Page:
The drunkard’s walk

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The drunkard’s walk is a concept used within probability theory and it has application within various aspects of IT. I had better start by explaining what it is.

Actually, I’ll start by talking about tennis. During Wimbledon there have been the usual comments about bad luck with net cords evening out. Unfortunately, that isn’t true. At the start of the match both players have a 50:50 chance of having more bad net cords than their opponent. Now, suppose that you get the first bad net cord, what are the chances for the remainder of the match? Of course, it is still 50:50. So, on average, if you were the person who got the first unfortunate bounce off the net, then you will come off worse in terms of net cords on average. The same is true for bad lbw decisions in cricket.

The drunkard’s walk is an extension of this idea whereby you look at the drunkard lurching in any one of eight directions on the assumption that each lurch is independent of the one before. What you find is that as he or she tends to get further and further away from the starting point. In other words, going back to tennis or cricket, or even capital markets (‘the trend is your friend’), there is a tendency for luck, good or bad, to perpetuate itself. Which is, incidentally, a good reason to support the use of technology in sports, since it removes the bad decision issue.

The drunkard’s walk may seem to contradict the idea of reversion to the mean (which is a fancy way of saying that things even out) but in fact it doesn’t. If you had a million drunks all starting from the same point and monitored where they were after a few hundred steps then the mean position of all the drunks would be at or close to the starting point but each individual drunk would probably be a significant distance away from there: the reversion to the mean applies to the average of all drunks not any individual drunk.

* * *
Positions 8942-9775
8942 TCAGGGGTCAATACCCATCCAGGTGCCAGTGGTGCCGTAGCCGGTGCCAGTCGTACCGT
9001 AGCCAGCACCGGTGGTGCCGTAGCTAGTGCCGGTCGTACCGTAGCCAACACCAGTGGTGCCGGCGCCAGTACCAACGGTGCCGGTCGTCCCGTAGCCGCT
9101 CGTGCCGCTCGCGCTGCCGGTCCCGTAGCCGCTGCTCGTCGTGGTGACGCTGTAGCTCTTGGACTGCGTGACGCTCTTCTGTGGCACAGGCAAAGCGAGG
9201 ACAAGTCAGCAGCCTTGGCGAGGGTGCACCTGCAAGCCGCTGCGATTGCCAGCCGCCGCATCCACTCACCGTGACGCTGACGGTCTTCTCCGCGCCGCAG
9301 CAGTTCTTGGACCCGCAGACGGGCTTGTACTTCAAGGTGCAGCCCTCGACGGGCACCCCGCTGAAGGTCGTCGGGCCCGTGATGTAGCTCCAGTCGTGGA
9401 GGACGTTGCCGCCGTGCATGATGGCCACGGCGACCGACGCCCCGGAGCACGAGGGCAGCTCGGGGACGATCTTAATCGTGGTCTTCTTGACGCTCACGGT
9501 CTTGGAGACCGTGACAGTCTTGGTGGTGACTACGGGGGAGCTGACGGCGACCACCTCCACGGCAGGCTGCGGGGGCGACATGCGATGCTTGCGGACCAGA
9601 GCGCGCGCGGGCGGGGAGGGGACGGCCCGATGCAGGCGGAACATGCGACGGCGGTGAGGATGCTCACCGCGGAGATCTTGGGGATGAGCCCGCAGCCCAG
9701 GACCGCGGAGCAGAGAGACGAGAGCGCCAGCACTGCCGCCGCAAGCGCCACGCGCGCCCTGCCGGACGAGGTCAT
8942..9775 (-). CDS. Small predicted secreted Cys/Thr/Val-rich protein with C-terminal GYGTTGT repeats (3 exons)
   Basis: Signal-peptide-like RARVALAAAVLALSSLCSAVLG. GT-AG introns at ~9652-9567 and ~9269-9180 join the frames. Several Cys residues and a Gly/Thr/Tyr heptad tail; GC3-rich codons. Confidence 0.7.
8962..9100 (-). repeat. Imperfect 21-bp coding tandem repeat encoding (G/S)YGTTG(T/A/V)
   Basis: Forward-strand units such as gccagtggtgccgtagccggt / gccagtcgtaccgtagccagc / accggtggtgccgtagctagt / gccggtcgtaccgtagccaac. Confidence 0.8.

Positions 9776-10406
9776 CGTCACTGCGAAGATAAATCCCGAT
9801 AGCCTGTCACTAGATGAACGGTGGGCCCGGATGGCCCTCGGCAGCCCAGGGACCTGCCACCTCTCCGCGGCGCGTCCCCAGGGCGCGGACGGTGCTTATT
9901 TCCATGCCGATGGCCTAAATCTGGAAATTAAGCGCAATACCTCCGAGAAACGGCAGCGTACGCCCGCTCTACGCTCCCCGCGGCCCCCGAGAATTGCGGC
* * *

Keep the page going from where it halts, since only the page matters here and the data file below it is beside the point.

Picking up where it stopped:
So, things don’t even out for individual tennis players or cricketers. This will be familiar to any database administrator who is getting skew in his partitions: if things evened out you might expect that skew wouldn’t be a problem because it would even out but the fact is that once it starts happening you know it will only get worse.

The actual case in which the drunkard’s walk recently came up was when I was asked about the application of data quality to data mining. Data mining tools typically have facilities for coping with things like null fields and the use of default values but they are otherwise fairly limited in this regard. Moreover, with the exception of SAS, which owns DataFlux (and even then I don’t think the company thinks of DataFlux especially in conjunction with Enterprise Miner), the data mining vendors don’t have partnerships with data quality vendors and don’t talk about it much. And the same would be true of people using Matlab or R. And the reason, I think, is because they expect that any errors in the data will ‘even out’ given that you are working with very large sets of data. But they won’t even out, unless you also run those models a very large number of times against a very large number of datasets. So, if you want accurate data mining models you need to pay close attention to data quality, just as you do for other business intelligence applications.

Other applications of the drunkard’s walk in IT? Well, anywhere there is divergence from the mean: without remedial action it is likely to diverge further. This would include things like deteriorating performance, risk management, and errors in spreadsheets. No doubt you can think of others.